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Made by Manu: Standing Fall Cookie Platter 2020

 


This month, I'm sharing a different idea for a cookie platter where the cookies are propped vertically. I've displayed the mushroom cookies close together and used segments of a paper straw to connect them through holes cut into each cookie. This way, the cookies remain stable when served standing on a plate. Lollipop sticks could also be used, but I prefer paper straws for several reasons: they are light yet sturdy; they don’t bend easily; they are easy to cut; they cut nicely through raw cookie dough without misshaping it (as the excess dough gets pushed into the straw); and, last but not least, they can be securely fit into cookies without using icing β€œglue”. Let’s see how I made this cookie composition.

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What you’ll need for this project:   
  • Cookie dough of your choice
  • Templates or cookie cutters of your choice (You’ll find my cookie templates and all measurements in "Attachments" under "Files" at the end of this post.)
  • Parchment paper (for templates)
  • Hole punch (for punching holes in templates)
  • Sharp knife
  • 1 paper straw
  • Royal icing:
    • White piping-consistency, in pastry bag with PME #1 tip (or equivalent; for outlining)
    • White flooding-consistency, in pastry bag with PME #2 tip (or equivalent; I used a tip-less bag)
    • Red flooding-consistency, in pastry bag with PME #2 tip (or equivalent; I used a tip-less bag)
    • White piping-consistency, in pastry bag with PME #25 or #2 tip (or equivalent; for piping gills)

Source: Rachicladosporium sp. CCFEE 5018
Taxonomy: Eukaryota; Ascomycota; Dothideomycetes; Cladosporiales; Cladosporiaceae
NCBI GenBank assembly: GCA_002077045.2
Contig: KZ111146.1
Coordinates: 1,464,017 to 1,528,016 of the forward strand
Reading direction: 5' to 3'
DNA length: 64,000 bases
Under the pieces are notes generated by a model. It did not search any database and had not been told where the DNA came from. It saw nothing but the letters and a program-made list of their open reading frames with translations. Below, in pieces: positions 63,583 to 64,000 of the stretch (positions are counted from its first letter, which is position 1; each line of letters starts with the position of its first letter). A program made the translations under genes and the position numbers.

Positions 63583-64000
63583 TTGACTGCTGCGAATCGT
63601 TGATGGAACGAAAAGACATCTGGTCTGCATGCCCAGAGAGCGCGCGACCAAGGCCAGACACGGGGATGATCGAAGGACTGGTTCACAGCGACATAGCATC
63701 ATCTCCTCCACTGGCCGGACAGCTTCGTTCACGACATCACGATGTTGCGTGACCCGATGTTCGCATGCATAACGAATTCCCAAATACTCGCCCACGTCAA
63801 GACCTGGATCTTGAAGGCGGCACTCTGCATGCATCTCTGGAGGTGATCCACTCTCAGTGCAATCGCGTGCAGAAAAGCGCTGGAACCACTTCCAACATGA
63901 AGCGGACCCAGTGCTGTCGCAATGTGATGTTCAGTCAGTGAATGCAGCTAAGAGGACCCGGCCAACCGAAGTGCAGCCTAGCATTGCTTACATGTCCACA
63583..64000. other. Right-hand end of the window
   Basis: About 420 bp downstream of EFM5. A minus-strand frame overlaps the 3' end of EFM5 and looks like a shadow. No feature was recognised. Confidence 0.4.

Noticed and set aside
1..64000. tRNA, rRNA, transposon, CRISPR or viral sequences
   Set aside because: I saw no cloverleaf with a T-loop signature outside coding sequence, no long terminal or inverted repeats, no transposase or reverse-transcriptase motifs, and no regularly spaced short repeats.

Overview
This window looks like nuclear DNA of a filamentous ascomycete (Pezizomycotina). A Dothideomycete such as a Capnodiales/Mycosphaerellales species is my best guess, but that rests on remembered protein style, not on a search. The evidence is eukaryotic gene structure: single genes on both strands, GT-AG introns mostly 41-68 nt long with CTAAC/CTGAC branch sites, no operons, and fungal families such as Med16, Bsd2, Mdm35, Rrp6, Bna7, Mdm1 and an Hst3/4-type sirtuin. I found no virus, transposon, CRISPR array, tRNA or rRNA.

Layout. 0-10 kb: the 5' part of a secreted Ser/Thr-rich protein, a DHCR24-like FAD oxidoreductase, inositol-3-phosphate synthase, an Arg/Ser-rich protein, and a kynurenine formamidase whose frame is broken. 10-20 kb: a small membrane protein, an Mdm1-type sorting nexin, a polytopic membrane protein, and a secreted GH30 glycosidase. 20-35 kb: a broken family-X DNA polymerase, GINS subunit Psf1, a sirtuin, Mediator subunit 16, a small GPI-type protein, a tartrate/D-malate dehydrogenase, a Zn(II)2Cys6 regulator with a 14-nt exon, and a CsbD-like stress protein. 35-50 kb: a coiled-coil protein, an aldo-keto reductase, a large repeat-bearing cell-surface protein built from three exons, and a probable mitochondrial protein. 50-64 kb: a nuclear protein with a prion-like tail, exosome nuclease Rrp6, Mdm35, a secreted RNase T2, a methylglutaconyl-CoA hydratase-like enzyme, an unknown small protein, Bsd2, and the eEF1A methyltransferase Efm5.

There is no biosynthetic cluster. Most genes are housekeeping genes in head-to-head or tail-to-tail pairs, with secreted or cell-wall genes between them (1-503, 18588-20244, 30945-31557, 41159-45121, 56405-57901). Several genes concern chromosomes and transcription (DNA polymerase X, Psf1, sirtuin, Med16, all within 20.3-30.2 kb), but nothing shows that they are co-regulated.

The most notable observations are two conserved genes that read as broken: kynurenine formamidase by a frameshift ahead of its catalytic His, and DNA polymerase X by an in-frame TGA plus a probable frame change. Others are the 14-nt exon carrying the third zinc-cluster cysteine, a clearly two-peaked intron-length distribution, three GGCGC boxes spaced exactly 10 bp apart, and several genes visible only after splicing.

• White thick piping-consistency (like what you'd use for piping roses), in pastry bag with Wilton #104 tip (or equivalent; for piping ruffle)
    • White thin piping-consistency, in pastry bag with PME #2 tip (or equivalent; for piping round dots)
  • Fine liner paint brush
  • Green gel food coloring diluted with vodka

Step 1: Roll, cut, and bake cookies

I started this cookie composition with paper templates, arranged as they might be on a plate. Where the cookies overlapped, I cut holes where I planned to later insert straw segments to hold the cookies upright. Next, I translated those paper templates into cardboard ones, which I actually stood up and connected with straws to test my idea. If it worked with thin cardboard (as it did!), I knew it would work with cookies!

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A total of seven cookies and four paper straw segments are needed for this cookie platter. I used three sizes of mushrooms cut with templates, but any mushroom cookie cutters can be used.

Here are the numbers of mushroom cookies in each size, along with their measurements and the location of holes in them (for more details, see my templates under "Files" at the end of this post):
  • 1 large (10 x 12-cm/4 x 4 3/4-in) mushroom cookie with 2 holes cut in the stalk (a)
  • 4 medium (5.5 x 6-cm/2 3/16 x 2 3/8-in) mushroom cookies; 2 with 1 hole cut into the top (b1) and 2 with 2 holes cut into the top (b2)
  • 2 small (4.5 x 5-cm/1 3/4 x 2-in) mushroom cookies with 1 hole cut into the top (c)
And here are the approximate paper straw measurements: